A press release from Drexel Univerisity:
Autism does not end when children reach adulthood—yet most public awareness, public policy and research about autism focus on the needs of children. Families, service providers, community leaders and policymakers still know too little about the experiences and outcomes of young people on the autism spectrum as they enter their adult lives. What are their experiences with transition planning, living arrangements, social participation, employment, postsecondary education, health and mental health, safety and other domains?
Answers to these and other critical questions, addressing life outcomes beyond clinical interventions, are the focus of a report issued today from Drexel University’s A.J. Drexel Autism Institute, from its Life Course Outcomes Research Program. The “National Autism Indicators Report: Transition into Young Adulthood” is a comprehensive report (available free online) that presents new findings about a wide range of experiences and outcomes of youth on the autism spectrum between high school and their early 20s, including new safety and risk indicators for young adults with autism. The report describes the indicators now available and serves as a call to action to fill the remaining large gaps in knowledge.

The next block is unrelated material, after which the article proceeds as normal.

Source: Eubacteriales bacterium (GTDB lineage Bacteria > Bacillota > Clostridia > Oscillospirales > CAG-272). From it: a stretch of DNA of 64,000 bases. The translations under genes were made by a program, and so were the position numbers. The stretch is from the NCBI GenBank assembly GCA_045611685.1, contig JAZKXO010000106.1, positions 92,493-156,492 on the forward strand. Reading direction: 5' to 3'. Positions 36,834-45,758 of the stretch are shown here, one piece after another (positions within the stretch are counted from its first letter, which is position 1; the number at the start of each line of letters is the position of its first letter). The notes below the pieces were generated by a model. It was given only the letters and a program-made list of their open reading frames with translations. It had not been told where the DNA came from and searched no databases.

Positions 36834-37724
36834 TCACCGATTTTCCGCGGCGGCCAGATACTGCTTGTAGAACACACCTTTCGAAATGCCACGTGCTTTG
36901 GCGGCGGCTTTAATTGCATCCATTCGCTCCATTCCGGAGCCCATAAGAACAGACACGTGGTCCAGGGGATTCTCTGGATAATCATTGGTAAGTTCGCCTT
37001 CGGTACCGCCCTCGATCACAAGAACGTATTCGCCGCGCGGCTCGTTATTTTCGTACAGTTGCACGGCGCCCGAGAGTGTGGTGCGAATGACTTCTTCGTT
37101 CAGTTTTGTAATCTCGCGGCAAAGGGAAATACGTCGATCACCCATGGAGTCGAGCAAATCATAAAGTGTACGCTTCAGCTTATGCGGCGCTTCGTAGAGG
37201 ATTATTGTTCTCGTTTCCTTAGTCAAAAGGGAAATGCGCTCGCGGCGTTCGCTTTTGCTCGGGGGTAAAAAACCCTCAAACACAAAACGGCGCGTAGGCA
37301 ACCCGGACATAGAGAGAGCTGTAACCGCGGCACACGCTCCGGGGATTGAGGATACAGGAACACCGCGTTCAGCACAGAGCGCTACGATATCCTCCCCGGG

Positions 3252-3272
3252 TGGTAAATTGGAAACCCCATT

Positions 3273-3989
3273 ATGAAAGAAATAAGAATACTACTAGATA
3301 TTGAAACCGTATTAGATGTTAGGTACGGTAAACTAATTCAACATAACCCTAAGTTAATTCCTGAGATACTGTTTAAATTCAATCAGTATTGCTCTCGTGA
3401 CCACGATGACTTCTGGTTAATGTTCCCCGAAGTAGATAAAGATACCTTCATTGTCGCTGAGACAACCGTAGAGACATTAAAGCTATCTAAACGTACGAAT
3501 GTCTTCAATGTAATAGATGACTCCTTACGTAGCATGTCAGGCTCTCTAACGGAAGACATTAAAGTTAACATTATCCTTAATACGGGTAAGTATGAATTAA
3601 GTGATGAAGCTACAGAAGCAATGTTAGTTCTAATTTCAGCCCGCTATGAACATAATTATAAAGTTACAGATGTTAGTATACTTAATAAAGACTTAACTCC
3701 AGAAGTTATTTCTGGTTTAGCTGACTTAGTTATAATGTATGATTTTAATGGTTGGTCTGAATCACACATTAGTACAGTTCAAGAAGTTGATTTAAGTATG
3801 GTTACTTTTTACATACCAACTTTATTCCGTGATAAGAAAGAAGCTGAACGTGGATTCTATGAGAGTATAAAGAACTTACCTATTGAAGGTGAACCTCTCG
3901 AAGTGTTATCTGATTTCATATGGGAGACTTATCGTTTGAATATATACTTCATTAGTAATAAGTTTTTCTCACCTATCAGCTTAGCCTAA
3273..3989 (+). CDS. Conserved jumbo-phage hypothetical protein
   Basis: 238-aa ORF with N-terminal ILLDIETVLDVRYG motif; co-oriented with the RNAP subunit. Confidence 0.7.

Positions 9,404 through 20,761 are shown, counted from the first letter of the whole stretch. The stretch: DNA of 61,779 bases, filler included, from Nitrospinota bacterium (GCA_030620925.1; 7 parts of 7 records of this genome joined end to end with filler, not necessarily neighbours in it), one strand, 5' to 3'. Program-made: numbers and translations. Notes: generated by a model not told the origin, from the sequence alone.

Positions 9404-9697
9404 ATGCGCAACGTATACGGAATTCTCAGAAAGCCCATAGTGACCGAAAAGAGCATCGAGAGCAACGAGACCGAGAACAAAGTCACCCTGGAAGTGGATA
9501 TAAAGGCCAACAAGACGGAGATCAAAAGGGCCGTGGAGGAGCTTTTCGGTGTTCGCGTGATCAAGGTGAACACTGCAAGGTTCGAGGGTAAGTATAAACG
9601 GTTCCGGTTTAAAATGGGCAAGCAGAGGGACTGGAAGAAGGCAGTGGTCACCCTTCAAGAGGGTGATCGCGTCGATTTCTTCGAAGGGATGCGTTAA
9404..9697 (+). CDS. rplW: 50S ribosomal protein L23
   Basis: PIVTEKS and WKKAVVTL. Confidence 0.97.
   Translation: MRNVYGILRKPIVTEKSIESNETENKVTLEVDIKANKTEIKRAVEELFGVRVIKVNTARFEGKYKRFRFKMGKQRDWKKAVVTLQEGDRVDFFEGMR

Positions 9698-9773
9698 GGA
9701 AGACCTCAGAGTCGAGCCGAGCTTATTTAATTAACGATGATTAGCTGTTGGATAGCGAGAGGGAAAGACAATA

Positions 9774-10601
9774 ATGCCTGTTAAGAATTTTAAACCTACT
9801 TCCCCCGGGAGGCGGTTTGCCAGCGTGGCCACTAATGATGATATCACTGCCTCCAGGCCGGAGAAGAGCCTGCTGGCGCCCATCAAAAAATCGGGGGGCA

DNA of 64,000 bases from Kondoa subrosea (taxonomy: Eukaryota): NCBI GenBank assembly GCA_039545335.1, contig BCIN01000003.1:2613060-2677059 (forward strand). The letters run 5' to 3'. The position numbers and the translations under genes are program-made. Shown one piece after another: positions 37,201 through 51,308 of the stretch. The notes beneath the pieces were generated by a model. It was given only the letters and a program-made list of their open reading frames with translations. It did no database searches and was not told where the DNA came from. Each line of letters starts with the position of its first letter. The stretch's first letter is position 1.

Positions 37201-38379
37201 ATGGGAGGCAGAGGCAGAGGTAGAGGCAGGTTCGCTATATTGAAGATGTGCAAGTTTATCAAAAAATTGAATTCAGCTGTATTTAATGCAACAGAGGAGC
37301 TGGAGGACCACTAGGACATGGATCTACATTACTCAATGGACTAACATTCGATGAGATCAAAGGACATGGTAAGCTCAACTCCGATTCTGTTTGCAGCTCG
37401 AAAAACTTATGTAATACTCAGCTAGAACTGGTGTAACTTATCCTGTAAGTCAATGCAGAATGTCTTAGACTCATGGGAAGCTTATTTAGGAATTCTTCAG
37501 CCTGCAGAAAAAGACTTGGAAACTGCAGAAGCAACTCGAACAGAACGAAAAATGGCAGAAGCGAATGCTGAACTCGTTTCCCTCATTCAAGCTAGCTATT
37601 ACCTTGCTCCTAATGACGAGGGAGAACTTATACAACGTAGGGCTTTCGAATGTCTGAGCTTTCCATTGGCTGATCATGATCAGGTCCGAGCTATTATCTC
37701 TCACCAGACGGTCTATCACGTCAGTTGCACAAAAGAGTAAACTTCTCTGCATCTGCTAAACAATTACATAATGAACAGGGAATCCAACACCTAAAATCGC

“When it comes to understanding how well our nation is helping youth affected by autism, our situation is like driving a car through the fog with no dashboard,” said Paul Shattuck, PhD, leader of the Life Course Outcomes Research Program and an associate professor at Drexel. “We know we’re moving, but we do not have many indicators to tell us how fast we are going, whether we’re getting close to our goals, or what kind of mileage we are getting from the resources fueling our trip.”